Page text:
While I knew a few of my neighbors well growing up, I never had the neighborhood experience of club houses, multiple mother figures or pick-up soccer games. In many parts of the Dominican Republic, in contrast, the neighborhood is often still as or more important to a child’s formation as his or her immediate family. Neighbors are not like family, they are family; they share food; they watch each others’ kids; they keep an eye out.
When I think about the education of children in the Dominican context, I think of how important it is to have a challenging school, involved parents who reinforce behavior and skills at home and finally, a community of people who want the best for the children’s future. For me, the ideal neighborhood is one where there is space for good conversations, accountability, resource sharing and belonging.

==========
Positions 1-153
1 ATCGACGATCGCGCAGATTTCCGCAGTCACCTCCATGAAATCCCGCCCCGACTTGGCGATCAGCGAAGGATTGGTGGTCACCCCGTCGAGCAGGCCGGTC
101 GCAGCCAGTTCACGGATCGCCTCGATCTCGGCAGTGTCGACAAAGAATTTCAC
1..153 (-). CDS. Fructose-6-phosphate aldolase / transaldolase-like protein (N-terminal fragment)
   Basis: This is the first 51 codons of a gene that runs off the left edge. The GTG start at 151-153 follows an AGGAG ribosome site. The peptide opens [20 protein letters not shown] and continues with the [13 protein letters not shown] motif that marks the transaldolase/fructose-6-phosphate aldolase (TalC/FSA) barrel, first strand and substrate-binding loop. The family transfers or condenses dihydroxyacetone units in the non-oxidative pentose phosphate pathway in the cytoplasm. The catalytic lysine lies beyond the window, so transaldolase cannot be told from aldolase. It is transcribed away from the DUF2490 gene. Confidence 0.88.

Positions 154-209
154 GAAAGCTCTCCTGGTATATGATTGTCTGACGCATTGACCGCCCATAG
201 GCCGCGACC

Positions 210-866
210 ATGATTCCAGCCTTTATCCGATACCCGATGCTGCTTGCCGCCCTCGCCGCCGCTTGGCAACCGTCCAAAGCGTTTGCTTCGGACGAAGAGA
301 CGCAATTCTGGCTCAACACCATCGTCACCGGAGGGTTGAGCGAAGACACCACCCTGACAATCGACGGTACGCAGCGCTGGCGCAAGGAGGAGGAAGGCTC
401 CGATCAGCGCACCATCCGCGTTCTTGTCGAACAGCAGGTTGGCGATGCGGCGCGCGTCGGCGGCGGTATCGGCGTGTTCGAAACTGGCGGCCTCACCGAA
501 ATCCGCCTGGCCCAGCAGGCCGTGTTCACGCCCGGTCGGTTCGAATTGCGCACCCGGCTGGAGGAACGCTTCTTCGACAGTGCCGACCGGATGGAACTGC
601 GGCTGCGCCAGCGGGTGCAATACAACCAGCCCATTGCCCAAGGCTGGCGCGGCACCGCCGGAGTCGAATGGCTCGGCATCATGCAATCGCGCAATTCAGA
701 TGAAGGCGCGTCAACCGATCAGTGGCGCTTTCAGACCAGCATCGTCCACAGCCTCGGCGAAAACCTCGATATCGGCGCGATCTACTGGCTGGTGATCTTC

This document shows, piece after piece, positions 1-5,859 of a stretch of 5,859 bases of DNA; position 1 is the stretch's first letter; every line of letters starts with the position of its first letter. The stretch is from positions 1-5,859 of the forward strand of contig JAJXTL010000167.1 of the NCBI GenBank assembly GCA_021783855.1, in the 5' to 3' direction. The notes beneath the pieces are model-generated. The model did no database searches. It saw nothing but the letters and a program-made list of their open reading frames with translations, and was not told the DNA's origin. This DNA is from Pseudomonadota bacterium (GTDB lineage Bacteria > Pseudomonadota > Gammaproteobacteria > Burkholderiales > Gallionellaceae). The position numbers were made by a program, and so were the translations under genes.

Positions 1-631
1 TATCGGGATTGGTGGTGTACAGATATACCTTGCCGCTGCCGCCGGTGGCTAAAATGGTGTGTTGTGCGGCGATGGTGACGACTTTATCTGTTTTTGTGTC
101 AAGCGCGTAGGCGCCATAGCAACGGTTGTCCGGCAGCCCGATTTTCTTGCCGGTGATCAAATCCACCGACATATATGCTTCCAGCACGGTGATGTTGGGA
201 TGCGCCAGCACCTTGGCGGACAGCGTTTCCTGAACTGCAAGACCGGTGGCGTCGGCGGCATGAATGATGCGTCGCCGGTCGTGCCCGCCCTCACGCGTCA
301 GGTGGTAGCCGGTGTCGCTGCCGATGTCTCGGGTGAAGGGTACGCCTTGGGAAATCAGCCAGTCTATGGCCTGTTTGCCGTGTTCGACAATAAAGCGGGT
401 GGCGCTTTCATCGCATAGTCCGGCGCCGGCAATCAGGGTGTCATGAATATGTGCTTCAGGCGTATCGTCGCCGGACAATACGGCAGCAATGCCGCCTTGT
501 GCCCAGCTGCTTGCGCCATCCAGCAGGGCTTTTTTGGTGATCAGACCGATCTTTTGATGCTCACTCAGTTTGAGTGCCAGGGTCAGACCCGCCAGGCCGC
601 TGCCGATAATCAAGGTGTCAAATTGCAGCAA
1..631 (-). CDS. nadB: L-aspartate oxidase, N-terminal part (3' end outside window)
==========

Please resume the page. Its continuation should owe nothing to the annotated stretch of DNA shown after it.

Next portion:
That’s what I love about schools that Edify works with; they often have this same vision for their neighborhood. They know that schools, churches and other community centers can set the culture for the wider community. In schools that teach AMO curriculum (a holistic approach to teaching children the love of Christ and that He has a purpose for their lives), students are given prayer cards to bring ¬†home so that their mother can pray for them and their father can read a blessing over their head. To me, that is a fantastic example of transformation of the family and the community, using the student as an ambassador!

We’d love to hear from you: How can we actively imagine neighborhoods that have a culture of care rather than abuse, community rather than materialism, solidarity rather than disempowerment?

(This is the second in a series of posts on education outside of the classroom. For the first in the series, click here: education in the family.)